Recently I was reminded about a query tuning technique that I have learned some time ago. I would to share it with everyone so it can also benefit you.
By explicity starting transactions for INSERT statements, it might improve the time it take to complete them.
See by yourself
It is rather easy to show the difference it makes. Let’s create an empty database and table with a single column, as always do this on a test/personal system and don’t play around on production servers!
I explicitely set a nice size for the data and the log files, so they don’t have to autogrow during the testing. Be aware that I’m running my tests on a Docker container running Ubuntu, some settings might differ!
CREATE DATABASE [ExpImp] ON ( NAME = Sales_dat, FILENAME = '/var/opt/mssql/data/ExpImp.mdf', SIZE = 1000MB, MAXSIZE = 5000MB, FILEGROWTH = 250MB ) LOG ON ( NAME = Sales_log, FILENAME = '/var/opt/mssql/data/ExpImp_log.ldf', SIZE = 1000MB, MAXSIZE = 2000MB, FILEGROWTH = 250MB ); GOGO USE [ImpExp]; GO CREATE TABLE [dbo].[t] ( C1 INT NOT NULL );
Next step is to insert sample data into the table. I will use a while loop and insert the counter value into the C1 column. In this case I will insert 100K rows.
DECLARE @Counter INT = 1 WHILE @Counter <= 100000 BEGIN INSERT T (C1) VALUES (@Counter) SET @Counter = @Counter + 1 END GO
This statement runs for an average of 13 minutes for multiple runs on my system.
First clean the table
TRUNCATE TABLE [dbo].[t]; GO
Now redo the insert, but adding the explicit start and commit to the transacation.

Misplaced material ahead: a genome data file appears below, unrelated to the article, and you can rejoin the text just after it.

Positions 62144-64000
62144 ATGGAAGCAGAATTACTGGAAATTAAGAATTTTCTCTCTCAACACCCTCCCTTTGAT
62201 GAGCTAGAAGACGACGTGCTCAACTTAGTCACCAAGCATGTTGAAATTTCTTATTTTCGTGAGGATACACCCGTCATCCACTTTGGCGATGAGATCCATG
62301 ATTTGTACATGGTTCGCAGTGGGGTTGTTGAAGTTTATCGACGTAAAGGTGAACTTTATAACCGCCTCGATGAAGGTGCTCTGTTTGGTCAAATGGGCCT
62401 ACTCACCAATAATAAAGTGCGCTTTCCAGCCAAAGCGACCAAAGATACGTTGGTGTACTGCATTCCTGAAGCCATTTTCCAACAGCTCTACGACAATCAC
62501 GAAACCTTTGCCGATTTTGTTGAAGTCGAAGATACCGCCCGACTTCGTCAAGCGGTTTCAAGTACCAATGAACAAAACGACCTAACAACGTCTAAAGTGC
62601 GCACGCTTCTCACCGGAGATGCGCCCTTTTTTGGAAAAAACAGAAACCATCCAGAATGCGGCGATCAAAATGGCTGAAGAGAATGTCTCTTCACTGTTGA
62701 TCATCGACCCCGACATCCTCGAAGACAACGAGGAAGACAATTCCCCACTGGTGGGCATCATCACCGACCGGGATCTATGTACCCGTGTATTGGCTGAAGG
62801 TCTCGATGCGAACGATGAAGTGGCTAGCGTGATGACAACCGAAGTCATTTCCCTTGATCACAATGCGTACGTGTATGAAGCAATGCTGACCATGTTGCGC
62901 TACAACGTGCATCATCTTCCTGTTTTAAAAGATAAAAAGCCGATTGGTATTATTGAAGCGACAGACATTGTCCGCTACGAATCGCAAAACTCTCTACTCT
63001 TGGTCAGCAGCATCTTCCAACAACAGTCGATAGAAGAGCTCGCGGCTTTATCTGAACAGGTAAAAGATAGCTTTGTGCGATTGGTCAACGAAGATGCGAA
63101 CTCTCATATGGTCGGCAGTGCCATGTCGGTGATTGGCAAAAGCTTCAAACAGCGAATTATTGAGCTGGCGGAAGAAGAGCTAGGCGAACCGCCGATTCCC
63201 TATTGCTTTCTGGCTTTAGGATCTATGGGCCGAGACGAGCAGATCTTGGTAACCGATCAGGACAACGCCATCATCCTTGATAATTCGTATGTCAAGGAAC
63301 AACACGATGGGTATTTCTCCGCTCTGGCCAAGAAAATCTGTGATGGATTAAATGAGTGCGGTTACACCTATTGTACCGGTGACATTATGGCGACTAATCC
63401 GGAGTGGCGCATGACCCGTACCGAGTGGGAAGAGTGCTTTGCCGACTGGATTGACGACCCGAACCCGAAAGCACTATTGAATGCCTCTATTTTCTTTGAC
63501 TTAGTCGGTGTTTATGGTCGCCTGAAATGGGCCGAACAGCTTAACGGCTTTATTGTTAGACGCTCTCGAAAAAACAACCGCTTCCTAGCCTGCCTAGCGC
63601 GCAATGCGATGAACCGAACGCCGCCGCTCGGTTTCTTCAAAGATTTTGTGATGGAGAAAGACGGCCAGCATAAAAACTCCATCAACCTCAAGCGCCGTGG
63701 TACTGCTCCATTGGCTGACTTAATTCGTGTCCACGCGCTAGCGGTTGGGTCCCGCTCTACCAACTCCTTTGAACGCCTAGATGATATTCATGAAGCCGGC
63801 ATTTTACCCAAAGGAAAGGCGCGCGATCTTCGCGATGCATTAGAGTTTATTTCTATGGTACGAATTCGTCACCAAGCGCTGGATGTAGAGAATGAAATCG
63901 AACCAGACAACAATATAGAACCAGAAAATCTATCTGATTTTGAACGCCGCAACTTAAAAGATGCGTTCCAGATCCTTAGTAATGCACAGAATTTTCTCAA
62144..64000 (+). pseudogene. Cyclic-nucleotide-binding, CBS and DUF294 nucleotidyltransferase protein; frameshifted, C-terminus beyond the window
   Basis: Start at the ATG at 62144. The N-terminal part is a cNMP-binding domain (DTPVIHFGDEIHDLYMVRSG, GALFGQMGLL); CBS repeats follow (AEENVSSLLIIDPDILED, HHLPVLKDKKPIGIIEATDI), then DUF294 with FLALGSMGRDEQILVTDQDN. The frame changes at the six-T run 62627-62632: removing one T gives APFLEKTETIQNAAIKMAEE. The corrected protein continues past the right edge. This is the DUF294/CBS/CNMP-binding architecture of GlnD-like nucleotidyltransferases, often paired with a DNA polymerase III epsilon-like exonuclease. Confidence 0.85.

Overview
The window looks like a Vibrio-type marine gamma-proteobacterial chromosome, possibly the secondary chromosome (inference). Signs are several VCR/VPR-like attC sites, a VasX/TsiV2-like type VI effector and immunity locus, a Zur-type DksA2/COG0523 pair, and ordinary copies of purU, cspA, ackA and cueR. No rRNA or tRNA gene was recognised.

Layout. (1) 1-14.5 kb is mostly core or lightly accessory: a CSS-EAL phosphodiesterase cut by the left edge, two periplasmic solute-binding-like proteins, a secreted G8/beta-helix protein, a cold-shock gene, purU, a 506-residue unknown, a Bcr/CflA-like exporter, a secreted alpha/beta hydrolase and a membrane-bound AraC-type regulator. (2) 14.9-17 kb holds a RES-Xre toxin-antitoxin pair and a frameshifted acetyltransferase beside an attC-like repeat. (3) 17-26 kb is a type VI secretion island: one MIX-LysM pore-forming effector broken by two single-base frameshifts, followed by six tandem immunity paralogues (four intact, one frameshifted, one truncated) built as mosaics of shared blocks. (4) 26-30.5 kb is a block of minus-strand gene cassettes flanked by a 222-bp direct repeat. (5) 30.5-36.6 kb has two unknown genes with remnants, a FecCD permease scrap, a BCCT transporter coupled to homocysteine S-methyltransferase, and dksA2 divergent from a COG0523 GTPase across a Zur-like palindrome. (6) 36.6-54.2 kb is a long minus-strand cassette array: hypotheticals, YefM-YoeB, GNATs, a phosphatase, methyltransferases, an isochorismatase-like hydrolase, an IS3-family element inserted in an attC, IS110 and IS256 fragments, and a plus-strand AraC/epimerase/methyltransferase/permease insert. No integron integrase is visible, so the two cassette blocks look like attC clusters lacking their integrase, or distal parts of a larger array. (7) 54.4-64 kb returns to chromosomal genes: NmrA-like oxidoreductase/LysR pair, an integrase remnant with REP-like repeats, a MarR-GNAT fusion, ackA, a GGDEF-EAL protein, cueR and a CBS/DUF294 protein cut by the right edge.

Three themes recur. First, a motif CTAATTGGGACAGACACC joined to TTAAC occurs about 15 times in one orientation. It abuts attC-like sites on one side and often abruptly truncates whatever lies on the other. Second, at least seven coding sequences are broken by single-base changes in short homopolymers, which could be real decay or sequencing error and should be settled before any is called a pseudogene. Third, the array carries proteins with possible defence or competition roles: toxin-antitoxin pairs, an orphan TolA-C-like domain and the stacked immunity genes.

BEGIN TRAN DECLARE @Counter INT = 1 WHILE @Counter <= 100000 BEGIN INSERT T (C1) VALUES (@Counter) SET @Counter = @Counter + 1 END COMMIT TRAN
This statement runs for an averare of 30 seconds for mutliple runs on my system. This is 25X decrease in required time!
If you look at the output of the undocumented function sys.fn_dblog(NULL, NULL) you can see what is written to the transaction log during the execution of the query. You’ll find a pattern:
LOP_BEGIN_XACT LOP_INSERT_ROWS LOP_COMMIT_XACT LOP_BEGIN_XACT LOP_INSERT_ROWS LOP_COMMIT_XACT
For every row we insert:
- An (implicit) transaction is started
- A row is inserted
- The (implicit) transaction is committed
This will add up to 300000 log records (and thus size).
In comparison with the explicit transaction, the pattern changes to:
LOP_BEGIN_XACT LOP_INSERT_ROWS LOP_INSERT_ROWS ... LOP_INSERT_ROWS LOP_INSERT_ROWS LOP_COMMIT_XACT
This is what happens now:
- The (explicit) transaction is started
- All the rows are inserted
- The (explicit) transactoin is committed
This will add up to 100002 log records in the transaction log, 1 for starting the transaction, 1 for committing the transaction and 100000 inserts.
Just by explicitely starting and committing transactions in INSERT statements will improve the speed of the statement and will reduce your footprint on the transaction log (both in required space and writing to it).
As always, don’t just copy the code and apply it to a production system. Test the scenario on test systems and only apply them after quality control!